Jason Young has a growing family and a fixed budget. When he bought a fixer-upper as his first home, he knew he could use his carpentry skills as an asset to make his house into a home, but he also knew he would have to pay for outside help for electrical work the home needed. “I didn’t want to gamble, so I hired it out,” Young says. Safety trumped cost with little ones running around.
Steve Milbrath retired at a young age from his job as an electrician. When he and his wife decided to update their farmhouse, they sought advice on the design, but Milbrath did nearly all the work himself. “I love this stuff, so I don’t find it to be a hassle,” he says. It took him years to complete, but the home is now a showcase of the couple’s taste and Milbrath’s mastery of new skills.
When is a DIY project really something you can do on your own — and when should you call in some reinforcements? Here are four major things to consider if you want to brave the waters of home repair and renovations.
If you have a month to figure out how to put in a kitchen faucet, more power to you. But if you have a party coming up, then I find it’s easier to just hire a professional.
You took a weekend class to learn to use a saw, but does that really qualify you to take on a big project? Before tackling a DIY adventure, ask questions: Do I know building codes and how to pull permits if needed? Can I identify safety hazards? Do I know what repairs I am legally allowed to do myself? Visit blogs and watch online video tutorials, suggests Jim Wall, owner of Wall Construction in West Bend, Wisconsin. “That can also mean researching and renting or buying the tools and products to get the job done,” he says. “It’s a part of the package.” So ask yourself: Is this something you want to take on?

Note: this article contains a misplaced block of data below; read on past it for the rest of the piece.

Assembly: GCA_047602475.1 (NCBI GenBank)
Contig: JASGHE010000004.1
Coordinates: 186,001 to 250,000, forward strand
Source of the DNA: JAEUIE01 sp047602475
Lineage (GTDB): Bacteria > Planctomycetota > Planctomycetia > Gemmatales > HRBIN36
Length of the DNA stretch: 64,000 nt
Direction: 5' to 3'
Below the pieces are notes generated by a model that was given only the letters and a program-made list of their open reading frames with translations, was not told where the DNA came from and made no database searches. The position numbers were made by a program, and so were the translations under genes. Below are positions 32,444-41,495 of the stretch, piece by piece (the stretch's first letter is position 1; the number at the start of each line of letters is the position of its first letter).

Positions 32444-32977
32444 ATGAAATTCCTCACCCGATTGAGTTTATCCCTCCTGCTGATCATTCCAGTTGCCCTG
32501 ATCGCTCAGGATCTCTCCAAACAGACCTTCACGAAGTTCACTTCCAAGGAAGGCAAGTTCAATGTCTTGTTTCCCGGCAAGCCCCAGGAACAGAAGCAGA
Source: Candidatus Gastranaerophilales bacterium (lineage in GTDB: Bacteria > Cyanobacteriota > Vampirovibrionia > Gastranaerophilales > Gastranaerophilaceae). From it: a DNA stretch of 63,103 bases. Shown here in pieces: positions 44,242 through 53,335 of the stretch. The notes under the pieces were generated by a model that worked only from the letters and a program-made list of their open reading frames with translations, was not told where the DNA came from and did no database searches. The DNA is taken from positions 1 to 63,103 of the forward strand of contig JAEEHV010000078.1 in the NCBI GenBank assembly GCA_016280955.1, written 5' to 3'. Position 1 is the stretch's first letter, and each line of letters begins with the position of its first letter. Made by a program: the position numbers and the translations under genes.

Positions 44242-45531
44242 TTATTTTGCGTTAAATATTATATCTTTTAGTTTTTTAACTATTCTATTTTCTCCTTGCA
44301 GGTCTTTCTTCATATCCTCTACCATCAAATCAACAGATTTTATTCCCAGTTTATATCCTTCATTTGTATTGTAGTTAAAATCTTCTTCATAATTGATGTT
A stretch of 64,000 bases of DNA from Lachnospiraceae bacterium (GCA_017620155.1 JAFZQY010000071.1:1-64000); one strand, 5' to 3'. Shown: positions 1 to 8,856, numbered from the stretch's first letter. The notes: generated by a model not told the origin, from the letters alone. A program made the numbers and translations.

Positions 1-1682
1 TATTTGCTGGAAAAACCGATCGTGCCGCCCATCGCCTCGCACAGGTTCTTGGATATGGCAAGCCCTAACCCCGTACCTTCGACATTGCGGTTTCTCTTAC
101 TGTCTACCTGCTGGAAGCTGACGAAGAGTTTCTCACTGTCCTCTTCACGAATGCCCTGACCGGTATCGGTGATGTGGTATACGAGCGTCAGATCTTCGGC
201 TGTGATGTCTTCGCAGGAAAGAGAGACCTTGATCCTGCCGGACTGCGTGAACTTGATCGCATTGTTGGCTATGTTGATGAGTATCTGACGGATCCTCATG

Are you on a deadline? Tile can take longer than expected to ship. Extra outlets in a basement remodel may need to be moved. The perfect lighting fixture may be on backorder. Wall says time is a key factor. “If you have a month to figure out how to put in a kitchen faucet, more power to you. But if you have a party coming up, then I find it’s easier to just hire a professional.”
Wall also suggests factoring in time to deal with the unexpected. “Nothing is truly ever straightforward. There’s a lot of ad-libbing that goes on. Most of the time you have to fix something before you can actually do what you want to do.”
Being budget-conscious doesn’t always mean you need to do the work yourself. Pros know where to add to an estimate to cover for supply needs and where they can trim with efficiencies. They’ve done jobs like yours before, so they can anticipate things in advance.
But sometimes it’s tough to beat the free labor you can offer yourself, especially when you know enough to do at least part of a project. Smaller contractors or a local handyman would be happy to help you tackle a portion of work that may be over your head. “They may even offer you free advice or talk you through the rest of your project,” says Wall. Many big-box stores offer discounts if you use their credit cards to buy things like tools and materials. Some of Wall’s clients save by buying the supplies for a job themselves and asking him to do only the labor.
If a DIY project is something you are naturally skilled at, have as a hobby or have always wanted to try, then it’s hard to say you shouldn’t go for it — or at least a portion of a project you can manage in a safe manner. Some people DIY to bond with family and friends. If you fit into this category, virtually no amount of money or time will detract you from digging in and getting dirty. And who can argue with that?